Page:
Tour of Colorado, Day 3: Gorge-ous

Posted by David Lassen
on Thursday, October 4, 2018

A shiny A-B set of F units awaits action on the Royal Gorge Route.
As seen in a photo in my hotel room on Tuesday night: an open-air car on the hanging bridge then ...
... and an open-air car on the hanging bridge now.
The Royal Gorge Route's 12:30 p.m. train, as seen from the Royal Gorge Bridge.
... and that same train in a shot that hints at the full scope of the gorge. (All photos by David Lassen)
CANON CITY, Colorado — In the days before our group arrived in Canyon City for its ride on the Royal Gorge route, I was exchanging text messages with Jody Moore, the railroad’s assistant general manager, to set up a video interview for an upcoming Trains project At one point, he dropped in a short aside: “Your timing is good. We just put the F7s back on the train this weekend.”

Now, that was a truly welcome bit of news.

When last I was on the Trains Tour of Colorado, in 2015, the train trip along the Arkansas River and through the Royal Gorge was powered by an ex-commuter GP40 — a fine locomotive, but something less than the epitome of streamliner-era design. There’s a reason the Royal Gorge Route uses an F unit, and not one of those Geeps, in its logo.

So when we arrived Thursday, on a somewhat gray morning, it was no small deal to see F7A No. 402 and its accompanying B unit, gleaming in fresh Grande Gold and silver, tied onto the train awaiting us in front of the railroad’s former Santa Fe depot. The train would indeed have a covered wagon on the point, as God and EMD designer Dick Dilworth intended.

What’s more, it would feature a matching consist of cars in the Rio Grande Prospector paint scheme, looking very much the part of a passenger train that belonged on this short surviving segment of the Grande’s Tennessee Pass line. (That, too, was a change from my previous visit, when some cars still bore the paint of previous owners.)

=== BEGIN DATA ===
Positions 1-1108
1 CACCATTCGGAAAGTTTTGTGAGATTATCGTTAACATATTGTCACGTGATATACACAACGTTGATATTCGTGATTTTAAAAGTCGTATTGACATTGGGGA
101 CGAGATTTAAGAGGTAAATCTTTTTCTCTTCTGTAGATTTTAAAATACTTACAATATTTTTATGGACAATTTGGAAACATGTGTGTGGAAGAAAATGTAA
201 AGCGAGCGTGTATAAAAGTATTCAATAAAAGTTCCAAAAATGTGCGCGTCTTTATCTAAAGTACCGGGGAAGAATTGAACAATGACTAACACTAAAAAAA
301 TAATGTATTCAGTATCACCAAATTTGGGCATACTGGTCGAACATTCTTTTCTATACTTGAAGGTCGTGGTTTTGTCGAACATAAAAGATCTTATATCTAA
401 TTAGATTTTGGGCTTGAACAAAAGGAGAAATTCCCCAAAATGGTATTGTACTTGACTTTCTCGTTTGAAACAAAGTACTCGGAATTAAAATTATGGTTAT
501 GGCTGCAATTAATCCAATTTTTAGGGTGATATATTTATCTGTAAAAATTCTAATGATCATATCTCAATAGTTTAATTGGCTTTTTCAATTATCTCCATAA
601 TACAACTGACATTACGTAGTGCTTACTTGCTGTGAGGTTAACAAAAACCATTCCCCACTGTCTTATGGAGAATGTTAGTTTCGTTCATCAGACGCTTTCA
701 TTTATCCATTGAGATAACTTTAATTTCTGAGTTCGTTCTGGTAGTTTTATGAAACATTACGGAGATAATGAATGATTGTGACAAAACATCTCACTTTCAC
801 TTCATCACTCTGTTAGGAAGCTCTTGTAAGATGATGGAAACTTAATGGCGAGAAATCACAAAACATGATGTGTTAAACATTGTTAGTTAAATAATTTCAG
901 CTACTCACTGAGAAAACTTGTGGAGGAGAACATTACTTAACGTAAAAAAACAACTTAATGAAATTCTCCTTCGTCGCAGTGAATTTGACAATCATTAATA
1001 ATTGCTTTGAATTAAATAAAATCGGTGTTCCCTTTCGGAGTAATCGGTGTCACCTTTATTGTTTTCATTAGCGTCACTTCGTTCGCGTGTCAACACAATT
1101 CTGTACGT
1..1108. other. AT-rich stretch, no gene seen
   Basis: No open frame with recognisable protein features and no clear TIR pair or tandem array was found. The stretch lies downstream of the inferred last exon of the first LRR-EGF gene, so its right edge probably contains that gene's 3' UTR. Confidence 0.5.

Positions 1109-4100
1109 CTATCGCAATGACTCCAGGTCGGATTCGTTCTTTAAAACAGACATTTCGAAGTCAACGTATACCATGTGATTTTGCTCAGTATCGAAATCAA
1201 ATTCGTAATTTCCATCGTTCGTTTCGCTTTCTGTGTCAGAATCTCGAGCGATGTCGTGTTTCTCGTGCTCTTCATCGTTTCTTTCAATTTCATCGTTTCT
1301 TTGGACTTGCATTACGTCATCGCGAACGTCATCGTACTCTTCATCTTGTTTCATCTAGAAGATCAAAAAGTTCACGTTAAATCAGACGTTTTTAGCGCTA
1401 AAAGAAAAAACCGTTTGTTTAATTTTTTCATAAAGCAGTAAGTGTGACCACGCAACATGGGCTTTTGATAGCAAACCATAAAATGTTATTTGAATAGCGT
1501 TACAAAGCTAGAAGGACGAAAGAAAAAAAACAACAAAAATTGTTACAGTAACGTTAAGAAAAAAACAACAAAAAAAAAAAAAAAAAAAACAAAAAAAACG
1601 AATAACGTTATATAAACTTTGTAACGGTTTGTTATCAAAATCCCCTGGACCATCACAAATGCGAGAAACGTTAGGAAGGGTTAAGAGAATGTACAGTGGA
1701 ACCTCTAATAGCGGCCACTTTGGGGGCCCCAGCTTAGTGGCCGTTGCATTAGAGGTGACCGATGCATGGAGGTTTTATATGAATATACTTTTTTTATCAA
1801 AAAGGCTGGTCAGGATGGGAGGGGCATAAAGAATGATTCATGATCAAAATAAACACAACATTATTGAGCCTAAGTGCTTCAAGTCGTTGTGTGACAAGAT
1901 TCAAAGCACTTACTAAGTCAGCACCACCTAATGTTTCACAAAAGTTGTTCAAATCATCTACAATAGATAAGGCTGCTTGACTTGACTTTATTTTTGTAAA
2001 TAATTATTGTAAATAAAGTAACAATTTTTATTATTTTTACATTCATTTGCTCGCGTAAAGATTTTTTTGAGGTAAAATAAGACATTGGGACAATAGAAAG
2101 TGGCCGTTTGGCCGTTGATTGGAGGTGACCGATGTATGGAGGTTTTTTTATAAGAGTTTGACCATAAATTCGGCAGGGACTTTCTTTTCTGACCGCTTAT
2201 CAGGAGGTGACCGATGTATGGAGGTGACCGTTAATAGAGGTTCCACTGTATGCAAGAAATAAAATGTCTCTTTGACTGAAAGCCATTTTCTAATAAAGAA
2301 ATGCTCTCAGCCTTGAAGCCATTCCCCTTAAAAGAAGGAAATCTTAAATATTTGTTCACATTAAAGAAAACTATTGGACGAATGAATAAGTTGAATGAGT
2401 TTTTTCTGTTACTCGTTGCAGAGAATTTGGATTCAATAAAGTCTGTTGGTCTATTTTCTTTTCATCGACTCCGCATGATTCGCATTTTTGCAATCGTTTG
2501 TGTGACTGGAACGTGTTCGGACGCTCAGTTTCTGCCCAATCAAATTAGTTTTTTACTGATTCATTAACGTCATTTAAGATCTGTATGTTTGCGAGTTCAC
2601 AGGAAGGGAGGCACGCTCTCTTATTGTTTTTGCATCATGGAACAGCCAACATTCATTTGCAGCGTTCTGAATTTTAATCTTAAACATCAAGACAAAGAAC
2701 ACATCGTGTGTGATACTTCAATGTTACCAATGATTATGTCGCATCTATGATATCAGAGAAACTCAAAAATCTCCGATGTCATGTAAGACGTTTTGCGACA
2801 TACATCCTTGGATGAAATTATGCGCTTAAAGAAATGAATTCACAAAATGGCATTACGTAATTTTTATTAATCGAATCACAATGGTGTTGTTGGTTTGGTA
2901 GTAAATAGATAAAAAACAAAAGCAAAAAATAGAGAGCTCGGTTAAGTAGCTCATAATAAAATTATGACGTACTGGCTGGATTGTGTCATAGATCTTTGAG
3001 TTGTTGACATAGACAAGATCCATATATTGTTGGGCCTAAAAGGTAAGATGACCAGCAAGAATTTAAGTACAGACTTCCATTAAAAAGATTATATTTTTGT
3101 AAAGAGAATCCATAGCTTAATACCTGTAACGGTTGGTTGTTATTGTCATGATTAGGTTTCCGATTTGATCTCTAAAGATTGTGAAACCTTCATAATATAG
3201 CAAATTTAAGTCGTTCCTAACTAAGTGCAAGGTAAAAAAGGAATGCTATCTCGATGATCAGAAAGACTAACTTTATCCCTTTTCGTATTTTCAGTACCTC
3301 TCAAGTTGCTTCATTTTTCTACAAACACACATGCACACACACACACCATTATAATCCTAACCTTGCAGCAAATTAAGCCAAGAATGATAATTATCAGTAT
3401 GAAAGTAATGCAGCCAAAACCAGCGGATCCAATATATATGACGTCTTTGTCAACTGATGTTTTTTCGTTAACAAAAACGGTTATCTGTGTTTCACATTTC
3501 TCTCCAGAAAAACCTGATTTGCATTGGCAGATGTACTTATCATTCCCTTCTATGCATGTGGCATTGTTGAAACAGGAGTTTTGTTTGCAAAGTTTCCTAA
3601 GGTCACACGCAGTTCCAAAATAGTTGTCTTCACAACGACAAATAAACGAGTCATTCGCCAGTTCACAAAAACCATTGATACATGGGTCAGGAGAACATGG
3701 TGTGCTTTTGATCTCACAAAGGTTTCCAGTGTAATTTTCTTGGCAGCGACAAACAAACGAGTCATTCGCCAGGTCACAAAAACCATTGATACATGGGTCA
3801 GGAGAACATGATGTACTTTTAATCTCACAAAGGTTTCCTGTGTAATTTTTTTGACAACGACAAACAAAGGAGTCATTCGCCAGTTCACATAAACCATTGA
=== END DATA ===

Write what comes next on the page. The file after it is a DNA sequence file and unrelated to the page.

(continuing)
If the basic look is ideal, the difference in the details is not small. The Grande never had full length domes like the pair on our train (one of which was mostly filled by our group). Its regular passenger trains never had the open-air car that is truly the best place to experience this route, but they certainly have plenty of antecedents in the decades since rails were laid through the canyon — as I was reminded by a photo in my hotel room in Colorado Springs on Wednesday night. (As Moore told me when we talked, “We have a lot of scenery that goes up, not out.”) Like all of Colorado’s tourist railroads, the Royal Gorge Route’s biggest selling point is scenery, and in this case, that scenery is as dramatic and vertical as it gets. They call it the Grand Canyon of Colorado for a reason, and the only ways to experience it at water level are by train or whitewater raft. Not believing that the opportunity to drown enhances travel, I’ll stick to the train.

In a neat little addition from the first year we offered these tours, our group did get to see the gorge from the top as well as the bottom. After riding the train, we made the short bus trip to the Royal Gorge Bridge and Park, where we could ride the gondola across the canyon, or walk on the famous suspension bridge that that crosses some 955 feet above the river. Which gave us the chance to photograph the 12:30 p.m. train up the gorge as it snaked along the river below us.

It’s a shot I always wanted, and the perfect capper to another spectacular day.

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